Now I am learning and teaching yoga on a daily basis, because yoga is and yoga does. It never stops. I am so grateful it has unlocked my passion for teaching health, wellness, ayurveda and yoga.
The wisdom of yoga is infinite, cutting across layers upon layers of built up excuses, fantasies about who we’re “supposed to be” and feelings of inadequacy or superiority. It is a total mind- body-soul exploration.
It opens doors one barely dares to dream of.
It gives one super powers such as allowing one to, as Antoine de St. Exupery puts it, see clearly, to see rightly, to see what is essential, “which is invisible to the eye.”
Yoga is compatible with any ideology, religion or faith, giving one tools to deepen one’s spiritual tradition, or non-tradition. Yoga opens the door to one’s true Self, that which one is created to be. It is a personal journey. I encourage you to start or continue that journey. Find a teacher you like, take some classes, find a video, read some yogic texts, join an online group, take an in depth training.
Once you allow yoga to open the door to your true Self enough to give you a glimpse of your vastness there is no turning back. Every aspect of your life will improve.
Kerry Smith is a Yoga Alliance Certified Instructor. She is the founder of Healing Earth Studio and Tulsi Thyme Yoga School. Join her FREE webinar, Finding Peace Within, Wednesday September 11, 7PM EST.
Are you caught up in the intense high paced society of today? Do you sometimes feel like you are pulled in seven different directions all at the same time? When there happens to be a quiet moment does your mind assault you with worries or circular thinking? Does it tell you all the things you haven’t done, but should, or all the ways you are not enough? Does it keep you continually regurgitating a comment someone said to you, or keep you rethinking what you should have said or done? Do your thoughts spark feelings of anxiety, irritability, fear, jealousy, inadequacy, regret, or confusion?
If any (or all) of this relates to you, congratulations! You are in the fundamental human state of mind necessary to propel you into true and lasting peace. I know that may be hard to see when you’re in so much mind kerfuffle. That difficulty in seeing where the mind can be beyond the stress is why the majority of human beings stay stuck in mental chaos for a very long time, if not their whole lives. The good news is, you don’t have to stay stuck. There are concrete and easily accessible tools for stopping the mind chatter, the overwhelming emotions, and all that is blocking you from being the radiance you were created to be. These tools aren’t some flash in the pan fad, but tried and true techniques that have been around for thousands of years. If they didn’t work there is no way they would have lasted.So where do these tools come from?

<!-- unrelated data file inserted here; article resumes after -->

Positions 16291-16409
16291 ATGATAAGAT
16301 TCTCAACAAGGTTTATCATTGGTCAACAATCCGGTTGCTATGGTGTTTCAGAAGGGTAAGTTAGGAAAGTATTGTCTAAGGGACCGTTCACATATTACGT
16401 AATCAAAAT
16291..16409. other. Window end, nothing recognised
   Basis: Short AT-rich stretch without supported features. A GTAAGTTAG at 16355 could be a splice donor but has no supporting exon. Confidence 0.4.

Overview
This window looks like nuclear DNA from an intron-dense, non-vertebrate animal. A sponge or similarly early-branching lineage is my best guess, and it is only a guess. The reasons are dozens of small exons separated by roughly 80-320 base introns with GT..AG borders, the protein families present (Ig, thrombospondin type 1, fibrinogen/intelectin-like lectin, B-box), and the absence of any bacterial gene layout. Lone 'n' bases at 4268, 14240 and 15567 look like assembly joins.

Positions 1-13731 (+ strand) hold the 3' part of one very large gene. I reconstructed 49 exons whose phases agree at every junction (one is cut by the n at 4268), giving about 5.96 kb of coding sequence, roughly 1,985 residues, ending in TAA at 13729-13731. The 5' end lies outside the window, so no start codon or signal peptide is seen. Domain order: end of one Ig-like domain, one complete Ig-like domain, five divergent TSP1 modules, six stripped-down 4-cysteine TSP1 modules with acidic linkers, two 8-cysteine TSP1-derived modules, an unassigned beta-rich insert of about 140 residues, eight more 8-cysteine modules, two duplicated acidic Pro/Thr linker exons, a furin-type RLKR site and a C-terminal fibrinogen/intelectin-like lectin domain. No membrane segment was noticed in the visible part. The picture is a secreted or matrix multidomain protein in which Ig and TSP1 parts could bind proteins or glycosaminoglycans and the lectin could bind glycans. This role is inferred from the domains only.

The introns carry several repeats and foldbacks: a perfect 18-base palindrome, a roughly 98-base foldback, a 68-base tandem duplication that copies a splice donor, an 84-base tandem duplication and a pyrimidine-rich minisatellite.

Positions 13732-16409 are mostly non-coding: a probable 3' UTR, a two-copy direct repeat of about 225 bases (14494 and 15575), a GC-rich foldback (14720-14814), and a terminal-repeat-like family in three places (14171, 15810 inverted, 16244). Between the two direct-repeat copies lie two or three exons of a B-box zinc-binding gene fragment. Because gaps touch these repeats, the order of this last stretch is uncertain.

They come out of the tradition and philosophy of yoga.
For some of you the word yoga may trigger a barrage of reactions. People who voice their reactions usually express things like this: Yoga! I can’t do that. I’m not flexible! My body doesn’t bend like that. It’s against my religion. I’m too fat. I don’t have time. I did yoga once and I hurt myself. I hate wearing tights. I’ll never be a peaced out vegetarian, etc…
The thing is, true yoga has nothing to do with being able to do poses, or flexibility, or body shape, or religion, or what you wear. It has everything to do with the mind. The word Yoga when translated from sanskrit means yolk or union. This refers to a union with one’s Higher Power regardless what the Higher Power is called. The definition of yoga taken from the ancient yogic texts is: “Yoga is the stilling of the thoughts waves of the mind.” (Yoga Sutra 1.2)
The philosophy of yoga gives us a whole pallet of tools to calm the frantic mind. In this free webinar, Finding Peace you will learn:
Why all minds tend towards chaos and need calming.
Why this chaos is not only annoying and distracting, but detrimental to your life purpose.
3 basic strategies anyone can do to bring the mind to a still point, and life into focus.